Thanks Heinz
  • Hello. My question involves converting a C Corp to an S Corp

    Hello. My question involves converting a C Corp to an S Corp where there will be transfer of ownership after the conversion to S Corp. I guess there may be numerous questions in this one item but I will list all and see how you want to move forward. Thanks in advance for all of your help.

    1. Right now there is one shareholder in the C Corp, a father, who is going to transfer 100% of his ownership to his son after the conversion to an S Corp. So, the questions are:

    a) there will be substantial E&P after the conversion. Should the father take all of this amount as a dividend and reduce to zero while he is still 100% owner at the C Corp level. Basically reducing retained earnings to zero at time of conversion. If there is enough cash of course to do this. If there is not enough cash at the time of conversion I feel the father, while now still 100% owner of the converted C Corp to S Corp keep his ownership until he distributes the E&P as a dividend at the S Corp level. Of course, making the election under Treas Reg 1.1368-1(f) to distribute E&P first. Is this the best scenario? Also, I'm not worried about the "sting" tax because their passive income is not in excess of 25% of gross receipts.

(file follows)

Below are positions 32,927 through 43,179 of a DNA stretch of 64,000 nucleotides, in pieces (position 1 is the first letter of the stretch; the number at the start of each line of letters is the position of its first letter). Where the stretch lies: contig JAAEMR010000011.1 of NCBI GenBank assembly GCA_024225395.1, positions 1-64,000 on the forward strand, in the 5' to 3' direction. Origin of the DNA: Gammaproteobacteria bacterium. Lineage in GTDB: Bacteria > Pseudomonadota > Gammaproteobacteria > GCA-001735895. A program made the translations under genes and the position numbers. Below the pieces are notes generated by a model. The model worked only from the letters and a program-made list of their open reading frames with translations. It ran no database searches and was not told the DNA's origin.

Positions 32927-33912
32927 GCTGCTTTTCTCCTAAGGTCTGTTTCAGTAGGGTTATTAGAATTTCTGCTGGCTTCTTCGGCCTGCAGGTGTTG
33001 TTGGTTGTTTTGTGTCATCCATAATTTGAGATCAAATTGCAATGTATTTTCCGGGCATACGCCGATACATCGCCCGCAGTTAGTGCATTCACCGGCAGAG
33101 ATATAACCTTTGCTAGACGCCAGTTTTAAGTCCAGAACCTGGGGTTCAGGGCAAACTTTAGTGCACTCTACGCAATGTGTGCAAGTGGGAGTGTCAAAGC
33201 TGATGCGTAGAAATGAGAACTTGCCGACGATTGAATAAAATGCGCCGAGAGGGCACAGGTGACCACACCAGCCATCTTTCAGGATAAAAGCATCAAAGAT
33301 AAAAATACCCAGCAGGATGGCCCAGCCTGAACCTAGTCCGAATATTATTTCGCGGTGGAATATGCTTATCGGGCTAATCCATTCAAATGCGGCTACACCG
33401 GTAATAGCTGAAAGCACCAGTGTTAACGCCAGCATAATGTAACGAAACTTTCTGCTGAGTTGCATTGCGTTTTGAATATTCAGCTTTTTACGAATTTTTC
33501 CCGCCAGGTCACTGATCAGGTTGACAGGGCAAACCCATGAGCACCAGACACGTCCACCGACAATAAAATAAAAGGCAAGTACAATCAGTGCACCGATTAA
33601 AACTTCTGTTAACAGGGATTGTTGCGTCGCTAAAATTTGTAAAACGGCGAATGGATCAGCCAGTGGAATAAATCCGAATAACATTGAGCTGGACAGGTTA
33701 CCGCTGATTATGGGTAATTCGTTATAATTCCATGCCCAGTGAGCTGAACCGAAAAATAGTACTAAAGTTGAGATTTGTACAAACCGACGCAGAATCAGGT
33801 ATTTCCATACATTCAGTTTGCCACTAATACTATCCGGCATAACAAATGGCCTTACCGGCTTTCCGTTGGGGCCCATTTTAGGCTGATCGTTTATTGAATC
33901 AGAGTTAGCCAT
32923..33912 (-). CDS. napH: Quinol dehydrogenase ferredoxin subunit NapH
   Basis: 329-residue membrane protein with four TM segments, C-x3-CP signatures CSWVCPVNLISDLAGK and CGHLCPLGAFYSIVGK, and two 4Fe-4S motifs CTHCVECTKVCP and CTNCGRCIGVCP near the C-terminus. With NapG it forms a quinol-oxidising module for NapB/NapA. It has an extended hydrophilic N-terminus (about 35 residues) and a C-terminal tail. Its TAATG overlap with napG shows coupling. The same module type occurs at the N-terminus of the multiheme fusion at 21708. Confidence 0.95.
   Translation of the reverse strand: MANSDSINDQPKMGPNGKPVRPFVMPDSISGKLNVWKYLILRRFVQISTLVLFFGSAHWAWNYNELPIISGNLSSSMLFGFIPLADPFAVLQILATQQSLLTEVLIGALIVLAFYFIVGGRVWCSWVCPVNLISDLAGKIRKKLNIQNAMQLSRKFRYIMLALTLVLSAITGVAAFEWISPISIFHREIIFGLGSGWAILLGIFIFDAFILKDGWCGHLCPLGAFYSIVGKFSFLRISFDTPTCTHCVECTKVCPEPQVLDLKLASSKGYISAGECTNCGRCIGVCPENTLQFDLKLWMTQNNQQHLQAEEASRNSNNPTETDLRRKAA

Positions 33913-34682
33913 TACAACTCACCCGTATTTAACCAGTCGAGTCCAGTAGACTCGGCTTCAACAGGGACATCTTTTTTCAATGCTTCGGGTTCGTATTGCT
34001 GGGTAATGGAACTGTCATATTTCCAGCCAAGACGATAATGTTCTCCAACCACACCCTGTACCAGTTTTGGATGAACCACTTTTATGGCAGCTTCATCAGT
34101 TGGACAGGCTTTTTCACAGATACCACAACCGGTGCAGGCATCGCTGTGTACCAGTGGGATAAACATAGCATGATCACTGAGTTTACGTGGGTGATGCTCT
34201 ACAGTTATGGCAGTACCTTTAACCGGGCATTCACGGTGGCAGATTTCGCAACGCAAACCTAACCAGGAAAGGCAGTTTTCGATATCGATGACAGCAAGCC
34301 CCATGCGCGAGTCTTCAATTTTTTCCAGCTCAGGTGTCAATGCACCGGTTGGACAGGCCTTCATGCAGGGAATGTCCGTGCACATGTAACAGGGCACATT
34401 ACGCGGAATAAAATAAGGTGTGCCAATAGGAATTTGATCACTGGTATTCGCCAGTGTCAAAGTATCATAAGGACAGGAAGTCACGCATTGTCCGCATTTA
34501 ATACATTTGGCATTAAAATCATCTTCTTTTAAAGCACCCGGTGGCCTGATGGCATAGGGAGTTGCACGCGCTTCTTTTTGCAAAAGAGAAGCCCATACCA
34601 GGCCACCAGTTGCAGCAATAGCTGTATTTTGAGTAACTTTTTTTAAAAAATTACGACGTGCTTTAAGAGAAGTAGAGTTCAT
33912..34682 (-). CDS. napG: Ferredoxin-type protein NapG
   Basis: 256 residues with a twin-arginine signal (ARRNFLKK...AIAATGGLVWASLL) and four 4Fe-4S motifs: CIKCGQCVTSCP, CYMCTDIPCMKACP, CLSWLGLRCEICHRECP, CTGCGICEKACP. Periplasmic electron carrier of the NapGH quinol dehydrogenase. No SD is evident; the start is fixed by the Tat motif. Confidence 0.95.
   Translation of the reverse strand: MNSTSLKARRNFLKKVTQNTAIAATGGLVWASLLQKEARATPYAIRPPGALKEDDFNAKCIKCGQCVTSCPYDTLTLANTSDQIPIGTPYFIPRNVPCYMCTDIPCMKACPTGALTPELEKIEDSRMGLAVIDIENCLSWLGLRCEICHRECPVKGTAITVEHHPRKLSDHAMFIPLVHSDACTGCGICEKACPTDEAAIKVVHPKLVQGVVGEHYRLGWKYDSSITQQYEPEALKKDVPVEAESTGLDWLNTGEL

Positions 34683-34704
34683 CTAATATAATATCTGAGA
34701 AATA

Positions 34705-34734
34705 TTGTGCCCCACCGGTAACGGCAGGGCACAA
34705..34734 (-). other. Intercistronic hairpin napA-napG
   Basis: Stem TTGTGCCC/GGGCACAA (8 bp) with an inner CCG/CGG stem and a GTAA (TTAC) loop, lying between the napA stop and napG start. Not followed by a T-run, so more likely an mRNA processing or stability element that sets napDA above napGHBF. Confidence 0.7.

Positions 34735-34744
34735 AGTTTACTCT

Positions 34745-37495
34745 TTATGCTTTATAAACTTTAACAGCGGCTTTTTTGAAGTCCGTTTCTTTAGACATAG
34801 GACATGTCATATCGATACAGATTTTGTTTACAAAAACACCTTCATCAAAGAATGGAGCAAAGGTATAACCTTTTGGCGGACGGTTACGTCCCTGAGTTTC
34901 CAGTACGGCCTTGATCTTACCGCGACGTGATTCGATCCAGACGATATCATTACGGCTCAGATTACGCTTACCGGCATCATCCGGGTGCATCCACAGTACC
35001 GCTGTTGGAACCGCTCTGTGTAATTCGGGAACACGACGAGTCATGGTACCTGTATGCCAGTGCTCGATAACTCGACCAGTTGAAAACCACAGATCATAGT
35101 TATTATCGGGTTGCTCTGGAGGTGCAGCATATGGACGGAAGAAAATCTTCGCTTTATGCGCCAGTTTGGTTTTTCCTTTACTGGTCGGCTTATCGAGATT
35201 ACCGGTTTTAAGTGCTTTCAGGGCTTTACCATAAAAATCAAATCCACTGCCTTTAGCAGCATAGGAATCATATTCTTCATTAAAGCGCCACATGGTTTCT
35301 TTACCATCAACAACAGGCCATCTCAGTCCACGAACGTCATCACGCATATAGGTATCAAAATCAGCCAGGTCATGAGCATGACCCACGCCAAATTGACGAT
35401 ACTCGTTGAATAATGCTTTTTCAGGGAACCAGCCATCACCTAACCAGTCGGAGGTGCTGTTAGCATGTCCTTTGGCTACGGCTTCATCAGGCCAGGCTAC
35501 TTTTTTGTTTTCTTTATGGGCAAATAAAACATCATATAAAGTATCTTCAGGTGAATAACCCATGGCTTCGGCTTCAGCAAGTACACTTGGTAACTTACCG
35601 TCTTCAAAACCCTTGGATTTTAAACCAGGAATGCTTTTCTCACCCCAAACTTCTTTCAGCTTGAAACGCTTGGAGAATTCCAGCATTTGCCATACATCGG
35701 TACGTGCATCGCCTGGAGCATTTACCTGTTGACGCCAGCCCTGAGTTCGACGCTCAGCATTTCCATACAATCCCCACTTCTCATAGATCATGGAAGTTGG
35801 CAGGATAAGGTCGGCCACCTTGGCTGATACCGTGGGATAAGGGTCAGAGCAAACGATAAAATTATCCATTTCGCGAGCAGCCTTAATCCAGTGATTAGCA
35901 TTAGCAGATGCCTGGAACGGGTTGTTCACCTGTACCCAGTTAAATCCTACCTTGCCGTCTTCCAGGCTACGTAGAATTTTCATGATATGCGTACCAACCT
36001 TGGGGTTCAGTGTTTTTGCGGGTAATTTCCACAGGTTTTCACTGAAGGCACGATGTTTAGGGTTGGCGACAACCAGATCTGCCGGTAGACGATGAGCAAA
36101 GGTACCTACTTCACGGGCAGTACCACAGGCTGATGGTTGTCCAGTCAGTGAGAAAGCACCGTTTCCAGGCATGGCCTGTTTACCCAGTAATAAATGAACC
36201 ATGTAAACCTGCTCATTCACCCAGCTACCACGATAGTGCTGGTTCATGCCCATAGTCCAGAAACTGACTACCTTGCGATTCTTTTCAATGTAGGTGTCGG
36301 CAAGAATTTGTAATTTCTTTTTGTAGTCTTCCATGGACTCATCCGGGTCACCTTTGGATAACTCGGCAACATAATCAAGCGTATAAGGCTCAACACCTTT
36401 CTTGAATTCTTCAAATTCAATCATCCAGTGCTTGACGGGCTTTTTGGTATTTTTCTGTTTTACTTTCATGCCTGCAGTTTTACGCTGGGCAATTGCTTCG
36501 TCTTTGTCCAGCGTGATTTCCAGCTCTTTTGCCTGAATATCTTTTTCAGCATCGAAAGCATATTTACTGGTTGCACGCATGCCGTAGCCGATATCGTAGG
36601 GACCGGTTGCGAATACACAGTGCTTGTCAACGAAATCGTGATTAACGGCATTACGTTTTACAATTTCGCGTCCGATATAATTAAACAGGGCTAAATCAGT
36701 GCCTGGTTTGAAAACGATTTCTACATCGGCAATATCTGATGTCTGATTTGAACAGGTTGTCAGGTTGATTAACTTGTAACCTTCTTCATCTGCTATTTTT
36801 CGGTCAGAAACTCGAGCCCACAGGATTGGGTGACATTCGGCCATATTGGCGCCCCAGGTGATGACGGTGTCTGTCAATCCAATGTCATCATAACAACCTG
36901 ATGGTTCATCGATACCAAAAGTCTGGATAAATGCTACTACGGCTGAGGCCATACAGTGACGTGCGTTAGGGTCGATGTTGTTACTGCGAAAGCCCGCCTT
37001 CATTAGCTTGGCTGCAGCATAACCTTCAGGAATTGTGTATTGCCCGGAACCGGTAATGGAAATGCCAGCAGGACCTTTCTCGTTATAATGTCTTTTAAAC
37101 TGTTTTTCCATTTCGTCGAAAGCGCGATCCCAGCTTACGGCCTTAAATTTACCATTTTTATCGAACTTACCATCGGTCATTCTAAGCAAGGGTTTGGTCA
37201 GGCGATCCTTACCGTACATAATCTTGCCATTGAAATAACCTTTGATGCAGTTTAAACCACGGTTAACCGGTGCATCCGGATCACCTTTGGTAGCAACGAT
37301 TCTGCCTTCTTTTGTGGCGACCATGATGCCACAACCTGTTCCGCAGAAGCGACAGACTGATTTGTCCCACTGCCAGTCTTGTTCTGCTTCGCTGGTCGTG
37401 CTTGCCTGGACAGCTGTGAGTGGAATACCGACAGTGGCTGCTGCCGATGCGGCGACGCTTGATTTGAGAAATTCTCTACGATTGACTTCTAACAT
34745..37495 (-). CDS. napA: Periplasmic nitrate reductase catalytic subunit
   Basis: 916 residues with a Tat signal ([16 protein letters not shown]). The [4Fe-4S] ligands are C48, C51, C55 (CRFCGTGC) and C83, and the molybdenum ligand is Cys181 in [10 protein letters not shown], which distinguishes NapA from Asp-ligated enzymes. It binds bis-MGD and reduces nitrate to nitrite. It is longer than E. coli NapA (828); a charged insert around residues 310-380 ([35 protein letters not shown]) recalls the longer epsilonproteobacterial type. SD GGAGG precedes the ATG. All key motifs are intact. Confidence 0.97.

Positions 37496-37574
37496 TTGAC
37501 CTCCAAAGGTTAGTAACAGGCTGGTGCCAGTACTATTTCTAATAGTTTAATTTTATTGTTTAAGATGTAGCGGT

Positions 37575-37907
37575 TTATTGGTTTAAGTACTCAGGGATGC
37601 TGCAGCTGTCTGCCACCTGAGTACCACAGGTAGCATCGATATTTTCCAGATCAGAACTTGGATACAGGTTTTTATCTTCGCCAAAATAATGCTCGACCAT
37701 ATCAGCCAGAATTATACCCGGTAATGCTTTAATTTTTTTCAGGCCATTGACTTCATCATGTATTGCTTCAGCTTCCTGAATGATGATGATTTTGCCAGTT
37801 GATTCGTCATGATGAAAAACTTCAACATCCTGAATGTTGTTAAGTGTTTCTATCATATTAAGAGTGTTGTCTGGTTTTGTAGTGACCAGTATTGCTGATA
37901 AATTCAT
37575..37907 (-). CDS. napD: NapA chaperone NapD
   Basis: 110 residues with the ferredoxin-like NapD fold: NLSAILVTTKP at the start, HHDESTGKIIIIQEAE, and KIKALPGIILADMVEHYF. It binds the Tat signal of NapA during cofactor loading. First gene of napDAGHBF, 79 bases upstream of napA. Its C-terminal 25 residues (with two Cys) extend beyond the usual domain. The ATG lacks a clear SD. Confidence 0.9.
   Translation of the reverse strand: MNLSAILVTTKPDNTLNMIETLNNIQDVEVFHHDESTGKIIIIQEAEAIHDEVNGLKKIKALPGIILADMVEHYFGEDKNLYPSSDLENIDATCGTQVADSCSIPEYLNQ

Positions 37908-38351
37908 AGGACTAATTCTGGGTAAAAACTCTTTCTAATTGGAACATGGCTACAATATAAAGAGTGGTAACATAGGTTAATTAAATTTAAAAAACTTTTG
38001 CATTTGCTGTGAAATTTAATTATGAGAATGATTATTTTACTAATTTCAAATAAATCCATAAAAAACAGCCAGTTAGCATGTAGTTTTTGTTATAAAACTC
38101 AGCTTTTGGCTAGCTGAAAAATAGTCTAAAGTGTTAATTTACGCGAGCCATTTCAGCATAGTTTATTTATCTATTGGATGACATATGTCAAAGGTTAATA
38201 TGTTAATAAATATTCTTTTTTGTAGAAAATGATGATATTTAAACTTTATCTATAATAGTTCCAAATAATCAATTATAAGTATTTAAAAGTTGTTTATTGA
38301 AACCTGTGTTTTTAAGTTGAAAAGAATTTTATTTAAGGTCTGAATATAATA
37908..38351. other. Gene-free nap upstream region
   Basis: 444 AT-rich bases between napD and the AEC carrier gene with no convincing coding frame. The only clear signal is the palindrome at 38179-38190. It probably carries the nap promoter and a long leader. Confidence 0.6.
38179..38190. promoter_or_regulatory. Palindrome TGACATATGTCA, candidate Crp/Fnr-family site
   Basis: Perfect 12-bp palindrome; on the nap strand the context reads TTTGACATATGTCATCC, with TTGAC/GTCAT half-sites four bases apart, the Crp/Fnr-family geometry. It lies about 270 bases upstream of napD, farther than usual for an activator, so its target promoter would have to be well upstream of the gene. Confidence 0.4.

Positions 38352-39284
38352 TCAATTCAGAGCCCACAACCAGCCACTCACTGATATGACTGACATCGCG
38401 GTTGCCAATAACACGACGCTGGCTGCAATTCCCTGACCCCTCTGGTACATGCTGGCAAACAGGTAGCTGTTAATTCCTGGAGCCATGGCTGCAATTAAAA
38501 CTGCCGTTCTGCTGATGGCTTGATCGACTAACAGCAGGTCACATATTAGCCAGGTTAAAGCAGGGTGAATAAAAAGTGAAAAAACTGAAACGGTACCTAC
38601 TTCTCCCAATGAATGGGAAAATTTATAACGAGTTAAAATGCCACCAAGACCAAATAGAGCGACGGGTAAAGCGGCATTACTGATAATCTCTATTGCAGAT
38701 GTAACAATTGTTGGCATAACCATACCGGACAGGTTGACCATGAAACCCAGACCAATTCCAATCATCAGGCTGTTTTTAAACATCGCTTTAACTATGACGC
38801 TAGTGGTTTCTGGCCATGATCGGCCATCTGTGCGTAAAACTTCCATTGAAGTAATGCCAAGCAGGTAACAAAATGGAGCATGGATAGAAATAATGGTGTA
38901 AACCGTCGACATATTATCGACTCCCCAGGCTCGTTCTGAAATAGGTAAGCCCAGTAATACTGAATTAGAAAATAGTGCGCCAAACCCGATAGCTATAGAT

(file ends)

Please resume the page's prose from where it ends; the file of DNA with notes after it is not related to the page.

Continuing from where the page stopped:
b) once the conversion is made to the S Corp and there are transfers of ownership to the son, not yet 100% transferred, does the distribution of E&P have to be equal the same as AAA distributions have to be equal under the S Corp rules?

    c) if there is basically just a transfer of shares to his son then there is no tax effect to either party after the transfer unless there is money paid for the son's interest of the shares transferred?

    I think this is all for now so as I said before your help is much appreciated in advance. Also, there are no items for built in gains for the C Corp so I think that is the only worry besides the items above of why not to convert to an S Corp. If you see any other items of concern, please advise.

    Thanks!!